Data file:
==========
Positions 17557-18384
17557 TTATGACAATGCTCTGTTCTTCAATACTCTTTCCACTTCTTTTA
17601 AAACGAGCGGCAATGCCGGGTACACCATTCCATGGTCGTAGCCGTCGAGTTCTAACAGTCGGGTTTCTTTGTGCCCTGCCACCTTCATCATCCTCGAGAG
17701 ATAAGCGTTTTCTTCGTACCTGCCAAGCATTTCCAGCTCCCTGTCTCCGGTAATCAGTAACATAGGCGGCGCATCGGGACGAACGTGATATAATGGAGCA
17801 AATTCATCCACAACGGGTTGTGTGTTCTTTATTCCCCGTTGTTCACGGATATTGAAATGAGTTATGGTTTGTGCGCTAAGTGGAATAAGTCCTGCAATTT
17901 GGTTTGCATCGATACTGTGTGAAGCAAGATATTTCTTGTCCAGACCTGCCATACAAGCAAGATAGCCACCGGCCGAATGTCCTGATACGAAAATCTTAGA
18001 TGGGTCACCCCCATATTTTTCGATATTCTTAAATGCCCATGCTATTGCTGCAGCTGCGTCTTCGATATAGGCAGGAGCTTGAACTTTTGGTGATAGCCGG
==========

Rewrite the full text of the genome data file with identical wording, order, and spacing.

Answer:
Positions 17557-18384
17557 TTATGACAATGCTCTGTTCTTCAATACTCTTTCCACTTCTTTTA
17601 AAACGAGCGGCAATGCCGGGTACACCATTCCATGGTCGTAGCCGTCGAGTTCTAACAGTCGGGTTTCTTTGTGCCCTGCCACCTTCATCATCCTCGAGAG
17701 ATAAGCGTTTTCTTCGTACCTGCCAAGCATTTCCAGCTCCCTGTCTCCGGTAATCAGTAACATAGGCGGCGCATCGGGACGAACGTGATATAATGGAGCA
17801 AATTCATCCACAACGGGTTGTGTGTTCTTTATTCCCCGTTGTTCACGGATATTGAAATGAGTTATGGTTTGTGCGCTAAGTGGAATAAGTCCTGCAATTT
17901 GGTTTGCATCGATACTGTGTGAAGCAAGATATTTCTTGTCCAGACCTGCCATACAAGCAAGATAGCCACCGGCCGAATGTCCTGATACGAAAATCTTAGA
18001 TGGGTCACCCCCATATTTTTCGATATTCTTAAATGCCCATGCTATTGCTGCAGCTGCGTCTTCGATATAGGCAGGAGCTTGAACTTTTGGTGATAGCCGG